Crossfit, Community, and Church

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Last year, two students from Harvard Divinity School published a fascinating report entitled “How We Gather.” In this report, the authors note a dramatic shift that is taking place within American society: Individuals are finding deep community in locations other than their local congregations. The authors examine ten community based organizations (such as Cross fit, Soul Cycle, and the Millennial Trains Project) where people are gathering regularly instead of their local congregations. Distinctively, these organizations embody creativity, accountability, social transformation, purpose finding, and personal transformation. What is missing? A distinctive faith component.

Nevertheless, others have described these organizations like “religious” bodies with regular gatherings, standard liturgical elements, accountability, and most importantly opportunities for the formation of deep, personal relationships. A CrossFit participant, Ali Huberlie says, “CrossFit is family, laughter, love, and community. I can’t imagine my life without the people I’ve met through it.”

Reflect on your church. How is your congregation living into creativity, accountability, social transformation, purpose finding, and personal transformation? How are you offering intentional opportunities for authentic relationships? People are seeking communities with these characteristics. At its best, the church can offer and embodies these elements better than any organization on earth.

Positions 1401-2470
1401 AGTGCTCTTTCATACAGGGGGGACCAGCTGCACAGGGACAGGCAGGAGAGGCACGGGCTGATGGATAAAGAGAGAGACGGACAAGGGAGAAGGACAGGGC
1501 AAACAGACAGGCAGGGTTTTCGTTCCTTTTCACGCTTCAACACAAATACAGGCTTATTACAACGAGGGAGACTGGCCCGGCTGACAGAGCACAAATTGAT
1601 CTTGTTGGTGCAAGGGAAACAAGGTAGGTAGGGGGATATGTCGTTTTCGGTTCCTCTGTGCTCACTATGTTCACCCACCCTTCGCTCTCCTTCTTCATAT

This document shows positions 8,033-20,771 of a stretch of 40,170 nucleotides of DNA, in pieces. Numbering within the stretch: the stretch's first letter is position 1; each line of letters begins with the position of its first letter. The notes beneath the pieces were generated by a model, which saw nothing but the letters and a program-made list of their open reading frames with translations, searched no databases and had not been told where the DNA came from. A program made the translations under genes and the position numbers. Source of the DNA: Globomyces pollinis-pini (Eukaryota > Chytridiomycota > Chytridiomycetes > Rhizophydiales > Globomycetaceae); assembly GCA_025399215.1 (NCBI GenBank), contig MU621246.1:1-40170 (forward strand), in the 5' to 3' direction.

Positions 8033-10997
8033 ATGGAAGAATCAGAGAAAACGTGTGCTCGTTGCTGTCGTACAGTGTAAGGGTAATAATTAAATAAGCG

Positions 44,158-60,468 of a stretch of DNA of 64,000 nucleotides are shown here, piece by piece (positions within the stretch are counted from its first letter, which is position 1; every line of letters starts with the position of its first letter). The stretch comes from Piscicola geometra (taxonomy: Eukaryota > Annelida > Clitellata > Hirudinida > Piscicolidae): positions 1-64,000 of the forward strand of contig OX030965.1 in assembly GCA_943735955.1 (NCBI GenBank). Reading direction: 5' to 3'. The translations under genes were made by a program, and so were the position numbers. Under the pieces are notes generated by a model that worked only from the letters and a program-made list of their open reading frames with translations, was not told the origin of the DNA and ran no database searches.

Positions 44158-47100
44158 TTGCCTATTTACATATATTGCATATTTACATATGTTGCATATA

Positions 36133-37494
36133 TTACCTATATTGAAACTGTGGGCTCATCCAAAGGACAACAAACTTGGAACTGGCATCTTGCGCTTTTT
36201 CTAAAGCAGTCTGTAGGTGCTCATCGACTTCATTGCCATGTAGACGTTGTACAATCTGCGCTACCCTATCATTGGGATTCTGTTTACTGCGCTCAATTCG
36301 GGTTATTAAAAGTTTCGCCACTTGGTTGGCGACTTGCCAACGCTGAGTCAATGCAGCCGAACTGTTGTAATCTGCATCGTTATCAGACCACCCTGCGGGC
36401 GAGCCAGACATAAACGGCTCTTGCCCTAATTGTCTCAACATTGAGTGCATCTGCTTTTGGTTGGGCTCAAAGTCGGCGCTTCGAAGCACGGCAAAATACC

In the extended video that follows, Greg Glassman–the founder of CrossFit–talks about his organization and the larger mission of his world-wide movement. After discussing their active campaign to decrease the use of soda drinks in America, Glassman discusses some of the philosophy of his organization–changing behaviors, the role of belief, and a host of other interesting topics. Church leaders would be wise to reflect on the strategies and thought processes employed by these alternative communities.

As a church leader, what can you learn about how to shape your community more effectively?



Thad Austin is an ordained elder in the United Methodist Church, a PhD candidate at Indiana University's Lilly Family School of Philanthropy, and William and Edie Enright Fellow at The Lake Institute on Faith and Giving. Thad also serves as Editor of the Church Leader Collective for Seedbed. Thad served as Executive Pastor at First United Methodist Church in Murfreesboro, Tennessee. In his free time, Thad loves to travel (41 countries and all 50 states, thus far), hike (has hiked the 1,100 miles between Pennsylvania and Georgia), sail, and spend time with friends.